Holding up yellow and red signs and sporting a green sweatshirt for the holiday, Liz Schmidt acted as a stoplight for a Columbia-Boone County candidates forum Thursday night.
Columbia voters met and questioned Columbia City Council candidates for the First and Fifth wards at the forum. The Columbia-Boone County League of Women Voters sponsored the event, which also featured a session with Columbia School Board candidates. The Columbia Public Library co-sponsored the forum.
With a packed audience watching, the Boone County Planning and Zoning Commission voted 4-3 Thursday night to reject a proposal by APAC to build a temporary, portable asphalt plant in Hartsburg along U.S. 63.
The asphalt plant would have been built on 100 acres in Hartsburg, which is 20 miles south of Columbia, and was designed to meet the construction needs on U.S. 63 between Columbia and Jefferson City.
As the price of gasoline reaches a record high, Columbia resident Amy McBroom says she can notice a difference at the Petro Mart on College Avenue, where she works as an assistant manager.
“Businesswise, it’s a lot slower,” she said.
School board candidates for the April 5 elections met on Thursday night at a public forum to express their greatest concerns with education and answer questions from the community regarding staff diversity and preparing children for the workforce.
The Columbia League of Women Voters and the Columbia Public Library sponsored the forum, which was held at the library. There are six candidates this year and three will be elected.
Boone County public officials met on a first-name basis Wednesday night.
The Boone County Commission held a municipal government meeting to discuss countywide issues, including voluntary annexations and transportation options. More important than the agenda items, however, was the interaction between the officials, said County Commissioner Karen Miller.
A plea agreement is being negotiated between the district attorney’s office and defense lawyers for two MU students charged with animal abuse, prosecuting attorney Connie Sullivan said.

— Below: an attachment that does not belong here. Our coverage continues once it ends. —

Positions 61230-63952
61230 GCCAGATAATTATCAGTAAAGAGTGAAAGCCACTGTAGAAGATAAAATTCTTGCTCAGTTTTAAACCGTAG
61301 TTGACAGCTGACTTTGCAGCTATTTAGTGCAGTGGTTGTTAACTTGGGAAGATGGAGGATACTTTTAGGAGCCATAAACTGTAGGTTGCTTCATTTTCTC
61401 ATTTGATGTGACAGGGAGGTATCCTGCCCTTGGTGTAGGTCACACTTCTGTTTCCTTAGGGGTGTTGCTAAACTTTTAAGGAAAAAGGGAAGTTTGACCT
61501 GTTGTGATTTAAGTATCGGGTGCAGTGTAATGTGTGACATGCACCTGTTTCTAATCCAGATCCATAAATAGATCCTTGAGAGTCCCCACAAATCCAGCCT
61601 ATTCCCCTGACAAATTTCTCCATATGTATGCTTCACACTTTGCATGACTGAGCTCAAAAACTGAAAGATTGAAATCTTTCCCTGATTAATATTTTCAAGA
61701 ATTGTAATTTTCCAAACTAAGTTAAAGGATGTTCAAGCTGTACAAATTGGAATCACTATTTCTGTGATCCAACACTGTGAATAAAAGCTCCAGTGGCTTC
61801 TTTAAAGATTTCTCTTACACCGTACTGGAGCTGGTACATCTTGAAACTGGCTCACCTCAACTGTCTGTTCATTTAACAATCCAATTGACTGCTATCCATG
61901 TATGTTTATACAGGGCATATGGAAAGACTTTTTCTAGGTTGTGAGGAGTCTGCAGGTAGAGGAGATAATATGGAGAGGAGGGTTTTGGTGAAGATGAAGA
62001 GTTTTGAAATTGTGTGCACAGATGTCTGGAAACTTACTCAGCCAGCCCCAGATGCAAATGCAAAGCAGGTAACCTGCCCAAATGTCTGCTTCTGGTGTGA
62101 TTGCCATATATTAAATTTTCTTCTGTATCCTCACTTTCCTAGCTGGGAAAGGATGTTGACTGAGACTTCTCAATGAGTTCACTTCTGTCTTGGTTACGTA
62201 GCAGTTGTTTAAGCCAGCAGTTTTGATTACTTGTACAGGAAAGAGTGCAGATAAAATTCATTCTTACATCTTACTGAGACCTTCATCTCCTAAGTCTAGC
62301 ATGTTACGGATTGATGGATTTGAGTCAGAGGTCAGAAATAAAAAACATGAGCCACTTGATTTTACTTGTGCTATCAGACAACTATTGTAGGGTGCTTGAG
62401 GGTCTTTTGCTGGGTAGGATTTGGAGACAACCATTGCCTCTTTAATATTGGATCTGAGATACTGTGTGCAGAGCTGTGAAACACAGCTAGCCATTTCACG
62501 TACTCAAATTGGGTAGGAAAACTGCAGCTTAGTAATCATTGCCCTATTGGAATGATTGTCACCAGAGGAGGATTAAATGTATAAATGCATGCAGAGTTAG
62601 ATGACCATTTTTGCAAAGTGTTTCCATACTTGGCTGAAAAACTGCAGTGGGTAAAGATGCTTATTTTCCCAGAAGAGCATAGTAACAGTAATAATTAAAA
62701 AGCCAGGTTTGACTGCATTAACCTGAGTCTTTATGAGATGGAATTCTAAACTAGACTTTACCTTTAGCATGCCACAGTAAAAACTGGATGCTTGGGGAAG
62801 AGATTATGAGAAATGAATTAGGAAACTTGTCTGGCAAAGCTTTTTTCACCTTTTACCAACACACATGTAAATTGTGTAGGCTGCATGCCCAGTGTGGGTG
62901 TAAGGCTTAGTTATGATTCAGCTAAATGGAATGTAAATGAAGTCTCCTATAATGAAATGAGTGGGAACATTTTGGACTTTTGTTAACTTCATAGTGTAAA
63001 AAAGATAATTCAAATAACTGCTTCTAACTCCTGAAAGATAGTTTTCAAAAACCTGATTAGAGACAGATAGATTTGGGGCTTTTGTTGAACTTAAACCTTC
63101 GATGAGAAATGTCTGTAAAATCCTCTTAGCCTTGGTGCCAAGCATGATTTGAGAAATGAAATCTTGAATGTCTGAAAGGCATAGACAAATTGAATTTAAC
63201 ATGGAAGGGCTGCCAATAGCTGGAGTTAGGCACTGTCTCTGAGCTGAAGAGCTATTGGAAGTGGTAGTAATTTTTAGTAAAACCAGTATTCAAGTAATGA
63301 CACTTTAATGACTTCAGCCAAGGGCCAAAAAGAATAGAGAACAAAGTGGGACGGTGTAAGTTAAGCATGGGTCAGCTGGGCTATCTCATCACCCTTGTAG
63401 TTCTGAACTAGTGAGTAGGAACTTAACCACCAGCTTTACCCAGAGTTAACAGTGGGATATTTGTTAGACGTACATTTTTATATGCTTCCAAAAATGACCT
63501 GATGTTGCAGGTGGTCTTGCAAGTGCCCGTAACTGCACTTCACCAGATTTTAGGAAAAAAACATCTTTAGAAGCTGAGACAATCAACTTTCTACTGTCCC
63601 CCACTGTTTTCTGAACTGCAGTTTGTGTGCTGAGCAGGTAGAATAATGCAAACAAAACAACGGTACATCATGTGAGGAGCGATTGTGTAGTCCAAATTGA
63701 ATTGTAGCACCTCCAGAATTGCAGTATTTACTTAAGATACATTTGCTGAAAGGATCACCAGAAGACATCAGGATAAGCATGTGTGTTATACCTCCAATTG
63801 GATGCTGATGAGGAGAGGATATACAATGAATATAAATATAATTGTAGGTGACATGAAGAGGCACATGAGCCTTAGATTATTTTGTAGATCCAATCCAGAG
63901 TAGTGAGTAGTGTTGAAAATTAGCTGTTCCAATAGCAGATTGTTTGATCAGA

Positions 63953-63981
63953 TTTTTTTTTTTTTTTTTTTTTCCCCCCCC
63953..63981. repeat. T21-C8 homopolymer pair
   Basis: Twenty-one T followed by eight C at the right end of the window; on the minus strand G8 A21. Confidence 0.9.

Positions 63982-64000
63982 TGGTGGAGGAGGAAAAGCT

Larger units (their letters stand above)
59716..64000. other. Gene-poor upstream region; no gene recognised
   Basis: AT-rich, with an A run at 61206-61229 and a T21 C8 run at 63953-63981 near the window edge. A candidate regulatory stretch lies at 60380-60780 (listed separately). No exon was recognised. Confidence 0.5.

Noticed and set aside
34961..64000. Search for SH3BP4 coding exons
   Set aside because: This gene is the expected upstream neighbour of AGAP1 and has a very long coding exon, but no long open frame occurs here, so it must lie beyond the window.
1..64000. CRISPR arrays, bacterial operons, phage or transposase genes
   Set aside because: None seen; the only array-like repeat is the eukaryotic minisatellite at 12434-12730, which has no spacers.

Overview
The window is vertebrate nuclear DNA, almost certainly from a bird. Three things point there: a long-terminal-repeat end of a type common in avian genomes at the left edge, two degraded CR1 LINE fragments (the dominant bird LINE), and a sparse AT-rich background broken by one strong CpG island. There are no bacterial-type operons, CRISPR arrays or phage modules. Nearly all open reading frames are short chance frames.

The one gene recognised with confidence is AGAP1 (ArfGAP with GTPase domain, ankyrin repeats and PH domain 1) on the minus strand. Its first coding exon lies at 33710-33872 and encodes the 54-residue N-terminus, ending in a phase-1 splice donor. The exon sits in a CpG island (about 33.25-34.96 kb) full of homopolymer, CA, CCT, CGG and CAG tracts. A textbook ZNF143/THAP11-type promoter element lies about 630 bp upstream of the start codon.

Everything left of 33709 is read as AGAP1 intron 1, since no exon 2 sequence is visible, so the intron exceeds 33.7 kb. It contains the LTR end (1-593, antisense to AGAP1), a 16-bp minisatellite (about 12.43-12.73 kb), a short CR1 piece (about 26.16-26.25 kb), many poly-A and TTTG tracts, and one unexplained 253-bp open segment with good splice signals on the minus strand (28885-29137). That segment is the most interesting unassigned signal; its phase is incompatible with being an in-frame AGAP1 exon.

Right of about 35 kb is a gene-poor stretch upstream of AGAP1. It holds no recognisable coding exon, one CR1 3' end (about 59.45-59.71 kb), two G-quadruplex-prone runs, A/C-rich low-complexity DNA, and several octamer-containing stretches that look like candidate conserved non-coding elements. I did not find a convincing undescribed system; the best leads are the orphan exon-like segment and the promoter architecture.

“We’re negotiating whether or not we’re going to trial,” Sullivan said.
Karen Anderson loves children, even those from other parents.
For the past 25 years, the Anderson family has given birth to three children, adopted a son and cared for more than 160 foster children who spent days or years with them.
JEFFERSON CITY — A Missouri state Senator pushing a bill that would eliminate the Medicaid program by 2008 described the health care system Wednesday as spiraling out of control.
Sen. Michael Gibbons, R-Kirkwood, promised to “move boldly forward” with a plan to re-envision the state’s Medicaid program and begin again with a “clean slate.”
Imagine you are an Iraqi citizen.”
This was an invitation to passers-by during a busy noon-hour at MU’s Speakers Circle on Wednesday where the United Activists’ Network protested continuing military operations in Iraq.
JEFFERSON CITY — Dozens of protesters gathered on the south side of the Capitol on Wednesday to decry Medicaid cuts that cleared the Missouri Senate on Tuesday night.
The Senate bill, which is backed by Gov. Matt Blunt, would reduce Medicaid benefits for thousands of Missourians and permanently end the Medicaid program in 2008. Medicaid is a federal- and state-funded program for the poor that helps with medical costs.
JEFFERSON CITY — Legislation that would toughen Missouri’s seat belt law easily passed the Senate on Wednesday.
The legislation would let law enforcement officers stop motorists solely for not wearing seat belts. Currently, people traveling in Missouri can be cited for not wearing a seat belt only if they are first stopped for another reason.